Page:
Teaching Introduction to American Government/Politics: What We Learn from the Visual Images in Textbooks
by Marcus D. Allen, Wheaton College & Sherri L. Wallace, University of Louisville
Political science students learn the fundamental principles and values about the American political system from American government/politics textbooks. Most of the major textbooks used in these courses utilize the traditional institutional and behavioral approaches to the study of American government and politics, which examines institutions and processes from a hegemonic perspective with emphasis being placed on the political actors who dominate these institutions. As a result, the struggles of nondominant groups are not treated as integral in American historical development or political experience. Situated in a literature review of similar studies, we use content analysis to examine visualizations of African Americans in 27 circulating introductory American Government/Politics textbooks to ascertain whether these illustrations reinforce or argue against traditional, hegemonic coverage of politics. To test our hypotheses, we sampled 27 circulating introductory American Government/Politics textbooks published from 2004 to 2007. Our findings support previous studies to indicate continued hegemonic coverage of politics, but with lessening concentration.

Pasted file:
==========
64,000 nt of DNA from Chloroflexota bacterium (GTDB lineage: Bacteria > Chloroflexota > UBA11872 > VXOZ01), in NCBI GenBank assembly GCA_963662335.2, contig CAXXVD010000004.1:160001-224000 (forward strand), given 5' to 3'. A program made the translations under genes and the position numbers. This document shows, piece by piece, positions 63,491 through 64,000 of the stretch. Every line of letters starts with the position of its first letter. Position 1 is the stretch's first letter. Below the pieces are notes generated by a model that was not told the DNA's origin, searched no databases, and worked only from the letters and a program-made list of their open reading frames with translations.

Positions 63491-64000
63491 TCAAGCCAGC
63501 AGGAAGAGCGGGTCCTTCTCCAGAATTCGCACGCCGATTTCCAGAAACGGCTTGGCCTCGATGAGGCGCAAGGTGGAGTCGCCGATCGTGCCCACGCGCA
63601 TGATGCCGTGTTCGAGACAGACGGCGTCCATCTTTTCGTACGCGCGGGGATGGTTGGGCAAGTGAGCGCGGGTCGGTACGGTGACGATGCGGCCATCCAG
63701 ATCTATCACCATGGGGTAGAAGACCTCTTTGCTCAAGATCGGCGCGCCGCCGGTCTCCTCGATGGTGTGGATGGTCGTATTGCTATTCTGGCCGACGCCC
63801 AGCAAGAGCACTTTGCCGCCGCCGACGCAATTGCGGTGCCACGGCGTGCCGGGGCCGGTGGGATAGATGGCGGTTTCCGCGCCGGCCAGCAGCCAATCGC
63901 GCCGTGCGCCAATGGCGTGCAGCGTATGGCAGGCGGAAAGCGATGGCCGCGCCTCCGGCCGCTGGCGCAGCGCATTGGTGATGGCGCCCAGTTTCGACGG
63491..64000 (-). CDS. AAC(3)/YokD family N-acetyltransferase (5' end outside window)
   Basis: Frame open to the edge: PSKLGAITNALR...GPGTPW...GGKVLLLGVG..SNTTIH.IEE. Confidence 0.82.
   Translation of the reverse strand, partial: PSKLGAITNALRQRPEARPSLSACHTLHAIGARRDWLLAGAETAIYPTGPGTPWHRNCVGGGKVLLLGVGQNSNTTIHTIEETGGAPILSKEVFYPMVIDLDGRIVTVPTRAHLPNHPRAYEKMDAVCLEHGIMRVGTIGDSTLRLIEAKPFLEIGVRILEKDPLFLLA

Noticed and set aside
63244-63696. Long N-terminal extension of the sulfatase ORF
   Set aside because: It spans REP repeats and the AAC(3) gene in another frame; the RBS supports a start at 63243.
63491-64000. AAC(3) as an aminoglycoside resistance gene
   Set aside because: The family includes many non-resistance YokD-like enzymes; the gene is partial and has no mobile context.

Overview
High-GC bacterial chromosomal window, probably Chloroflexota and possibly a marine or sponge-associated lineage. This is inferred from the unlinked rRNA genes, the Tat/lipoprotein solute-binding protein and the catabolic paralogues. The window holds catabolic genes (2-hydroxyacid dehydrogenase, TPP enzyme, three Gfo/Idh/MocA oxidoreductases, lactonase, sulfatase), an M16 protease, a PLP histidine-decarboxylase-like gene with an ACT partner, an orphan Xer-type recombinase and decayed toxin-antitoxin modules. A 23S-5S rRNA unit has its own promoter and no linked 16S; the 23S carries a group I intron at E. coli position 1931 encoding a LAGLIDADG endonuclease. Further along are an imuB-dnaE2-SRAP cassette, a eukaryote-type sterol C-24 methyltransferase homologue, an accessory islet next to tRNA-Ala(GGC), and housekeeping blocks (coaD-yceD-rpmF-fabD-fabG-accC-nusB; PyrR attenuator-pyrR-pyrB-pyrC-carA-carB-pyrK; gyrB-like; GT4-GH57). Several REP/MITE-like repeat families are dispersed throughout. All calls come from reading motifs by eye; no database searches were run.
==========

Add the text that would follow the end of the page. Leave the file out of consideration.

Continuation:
This Educate-JPSE collaboration brings together articles published in the Journal of Political Science Education that discuss classroom approaches related to teaching about race, racism, social justice and civic action. Our reading list offers a range of materials – from syllabi, reading lists to active learning assignments – that discuss classroom practices through the lens of identity, gender and power relations. It includes a model for professors who are interested in partnering with local community activists to design civically engaged courses, with specific examples covering research and organizing around affordable housing issues.
The Journal of Political Science Education is an intellectually rigorous, path-breaking, agenda-setting journal that publishes the highest quality scholarship on teaching and pedagogical issues in political science. The journal aims to represent the full range of questions, issues and approaches regarding political science education, including teaching-related issues, methods and techniques, learning/teaching activities and devices, educational assessment in political science, graduate education, and curriculum development.